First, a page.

Widespread quarantine measures can’t be sustained, Sisson said, especially for healthcare workers. California is already taxed with a shortage of medical providers, and forcing quarantines on front-line staff is a burden the system can’t bear as the virus spreads.

If counties keep quarantining healthcare workers for potential exposure, “we wouldn’t have any healthcare workers left,” she said.

Sisson added that the county does not have the capacity to continue to trace every contact because it lacks the manpower, even with an offer from the state for additional help.

“Even a handful of cases tested our capacity,” she said.

Casalotti said that in addition to tracing contacts, health officials felt burdened by containment because it required caring for those in isolation — a costly and labor-intensive prospect. Health workers often deliver groceries to keep patients away from busy public spaces where they could transmit the virus, for example.

“It’s hard work to do even when the numbers are in the hundreds,” said John Auerbach, the chief executive of Trust for America’s Health.

But Dr. Stanley Perlman, a microbiologist at the University of Iowa who studies coronaviruses, pointed out that drastic measures in Wuhan seem to have significantly slowed the spread of the virus. China’s massive quarantine was a never-before-seen public health experiment.

“Certainly what they did seems to have worked,” Perlman said.

A study released last week in the journal Science modeled the effects that Wuhan’s travel quarantine had on the rest of the globe. Though the study found minimal impact in stopping the spread of COVID-19 to the rest of China, researchers found that there were 77% fewer cases imported to other parts of the world through mid-February due to the restrictions.

Because of its success, it has become the map for how to combat these outbreaks. Italy locked down the nation of 60 million people this week.

But Perlman said that it is hard to believe that Americans would follow such orders — the challenge health officials will face as they craft their plans.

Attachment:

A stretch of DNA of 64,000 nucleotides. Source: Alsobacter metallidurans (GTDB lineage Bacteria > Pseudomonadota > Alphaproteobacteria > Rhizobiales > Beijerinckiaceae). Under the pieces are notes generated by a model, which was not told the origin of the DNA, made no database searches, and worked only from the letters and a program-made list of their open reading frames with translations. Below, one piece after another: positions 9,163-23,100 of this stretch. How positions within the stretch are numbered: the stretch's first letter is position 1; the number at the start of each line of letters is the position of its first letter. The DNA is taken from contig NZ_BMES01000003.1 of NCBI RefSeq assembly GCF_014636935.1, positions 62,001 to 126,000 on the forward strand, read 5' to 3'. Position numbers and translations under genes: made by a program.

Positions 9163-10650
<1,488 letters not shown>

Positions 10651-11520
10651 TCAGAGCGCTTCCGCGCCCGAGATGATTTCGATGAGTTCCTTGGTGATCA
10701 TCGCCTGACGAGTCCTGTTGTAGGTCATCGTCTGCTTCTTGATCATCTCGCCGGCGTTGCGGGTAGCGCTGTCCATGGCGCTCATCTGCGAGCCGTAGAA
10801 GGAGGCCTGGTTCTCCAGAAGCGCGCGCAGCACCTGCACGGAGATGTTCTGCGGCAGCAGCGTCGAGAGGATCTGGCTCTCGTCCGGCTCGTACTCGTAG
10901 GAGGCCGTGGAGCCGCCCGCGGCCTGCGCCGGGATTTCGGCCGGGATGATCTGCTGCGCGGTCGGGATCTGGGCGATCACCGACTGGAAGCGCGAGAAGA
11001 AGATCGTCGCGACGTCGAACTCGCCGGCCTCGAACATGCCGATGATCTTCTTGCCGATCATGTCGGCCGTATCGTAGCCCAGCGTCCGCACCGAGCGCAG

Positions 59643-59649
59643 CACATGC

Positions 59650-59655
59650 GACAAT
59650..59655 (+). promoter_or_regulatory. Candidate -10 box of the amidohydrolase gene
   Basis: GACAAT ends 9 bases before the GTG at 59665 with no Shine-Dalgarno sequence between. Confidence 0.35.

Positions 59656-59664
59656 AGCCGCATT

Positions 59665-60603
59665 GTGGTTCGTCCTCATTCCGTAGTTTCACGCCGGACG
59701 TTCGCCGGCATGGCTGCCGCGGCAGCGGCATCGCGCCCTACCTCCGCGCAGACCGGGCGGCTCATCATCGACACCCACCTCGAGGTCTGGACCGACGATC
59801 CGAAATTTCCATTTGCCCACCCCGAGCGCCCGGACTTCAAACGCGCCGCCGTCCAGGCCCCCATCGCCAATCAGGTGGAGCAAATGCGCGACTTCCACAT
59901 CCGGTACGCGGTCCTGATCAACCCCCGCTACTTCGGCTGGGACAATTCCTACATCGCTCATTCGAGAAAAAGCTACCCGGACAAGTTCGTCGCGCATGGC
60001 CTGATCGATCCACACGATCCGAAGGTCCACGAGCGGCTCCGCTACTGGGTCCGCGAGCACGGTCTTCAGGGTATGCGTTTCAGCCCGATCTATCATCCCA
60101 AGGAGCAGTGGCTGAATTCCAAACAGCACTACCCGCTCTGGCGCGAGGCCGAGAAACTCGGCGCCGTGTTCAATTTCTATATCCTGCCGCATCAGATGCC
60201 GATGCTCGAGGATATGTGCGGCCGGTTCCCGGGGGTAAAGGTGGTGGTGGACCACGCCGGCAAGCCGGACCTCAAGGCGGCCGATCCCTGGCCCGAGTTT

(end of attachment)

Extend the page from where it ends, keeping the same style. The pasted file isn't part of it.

“This is not an on-off switch. It’s a dimmer,” Dr. Nancy Messonnier, the director of the CDC’s National Center for Immunization and Respiratory Diseases, said Monday of efforts to shift strategies.

Still, World Health Organization officials have warned against countries giving up on containment strategies entirely.

WHO director Tedros Adhanom Ghebreyesus said that several countries in Asia have shown that even places with huge outbreaks can control the disease’s spread. He said government leaders have a responsibility to take action swiftly, especially in countries with major outbreaks.

Tedros said he is heartened by Italy’s aggressive measures to contain the virus.

“The bottom line is: we are not at the mercy of the virus,” he said. “It is never too late to turn back the tide of the virus.”

Tedros said countries with community spread do need mitigation, including considering drastic actions, such as closing schools and churches and canceling mass gatherings. But, he added, all countries need to do contact tracing as well.

“No white flag. We don’t give up. We fight to protect our children, to protect our senior citizens,” he said. “A comprehensive approach, a blended approach, an approach that can help contain this outbreak is very important because the death rate from this outbreak is high.”

Staff writers Chris Megerian, Thomas Curwen and Taryn Luna contributed to this report.